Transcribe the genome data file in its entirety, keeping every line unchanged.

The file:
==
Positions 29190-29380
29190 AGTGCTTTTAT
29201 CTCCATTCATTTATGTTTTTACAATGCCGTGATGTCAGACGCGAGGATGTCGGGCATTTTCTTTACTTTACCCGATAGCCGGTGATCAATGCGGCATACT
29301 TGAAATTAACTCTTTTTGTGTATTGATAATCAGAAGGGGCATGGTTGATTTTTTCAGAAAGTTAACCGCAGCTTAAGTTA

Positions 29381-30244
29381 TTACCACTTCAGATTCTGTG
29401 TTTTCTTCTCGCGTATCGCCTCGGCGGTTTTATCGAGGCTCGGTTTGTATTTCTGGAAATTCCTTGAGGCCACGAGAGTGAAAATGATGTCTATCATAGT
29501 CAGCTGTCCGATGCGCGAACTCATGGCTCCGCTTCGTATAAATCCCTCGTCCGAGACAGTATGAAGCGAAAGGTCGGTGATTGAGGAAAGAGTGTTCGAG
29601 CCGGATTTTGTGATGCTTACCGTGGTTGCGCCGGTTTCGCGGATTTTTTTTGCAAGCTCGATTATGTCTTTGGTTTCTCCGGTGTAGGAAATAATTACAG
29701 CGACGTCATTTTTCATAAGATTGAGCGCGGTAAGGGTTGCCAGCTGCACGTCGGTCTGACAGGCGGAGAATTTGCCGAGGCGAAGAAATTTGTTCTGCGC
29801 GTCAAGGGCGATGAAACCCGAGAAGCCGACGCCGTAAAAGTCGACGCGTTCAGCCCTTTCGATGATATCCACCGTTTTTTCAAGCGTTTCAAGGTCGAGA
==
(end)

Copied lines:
Positions 29190-29380
29190 AGTGCTTTTAT
29201 CTCCATTCATTTATGTTTTTACAATGCCGTGATGTCAGACGCGAGGATGTCGGGCATTTTCTTTACTTTACCCGATAGCCGGTGATCAATGCGGCATACT
29301 TGAAATTAACTCTTTTTGTGTATTGATAATCAGAAGGGGCATGGTTGATTTTTTCAGAAAGTTAACCGCAGCTTAAGTTA

Positions 29381-30244
29381 TTACCACTTCAGATTCTGTG
29401 TTTTCTTCTCGCGTATCGCCTCGGCGGTTTTATCGAGGCTCGGTTTGTATTTCTGGAAATTCCTTGAGGCCACGAGAGTGAAAATGATGTCTATCATAGT
29501 CAGCTGTCCGATGCGCGAACTCATGGCTCCGCTTCGTATAAATCCCTCGTCCGAGACAGTATGAAGCGAAAGGTCGGTGATTGAGGAAAGAGTGTTCGAG
29601 CCGGATTTTGTGATGCTTACCGTGGTTGCGCCGGTTTCGCGGATTTTTTTTGCAAGCTCGATTATGTCTTTGGTTTCTCCGGTGTAGGAAATAATTACAG
29701 CGACGTCATTTTTCATAAGATTGAGCGCGGTAAGGGTTGCCAGCTGCACGTCGGTCTGACAGGCGGAGAATTTGCCGAGGCGAAGAAATTTGTTCTGCGC
29801 GTCAAGGGCGATGAAACCCGAGAAGCCGACGCCGTAAAAGTCGACGCGTTCAGCCCTTTCGATGATATCCACCGTTTTTTCAAGCGTTTCAAGGTCGAGA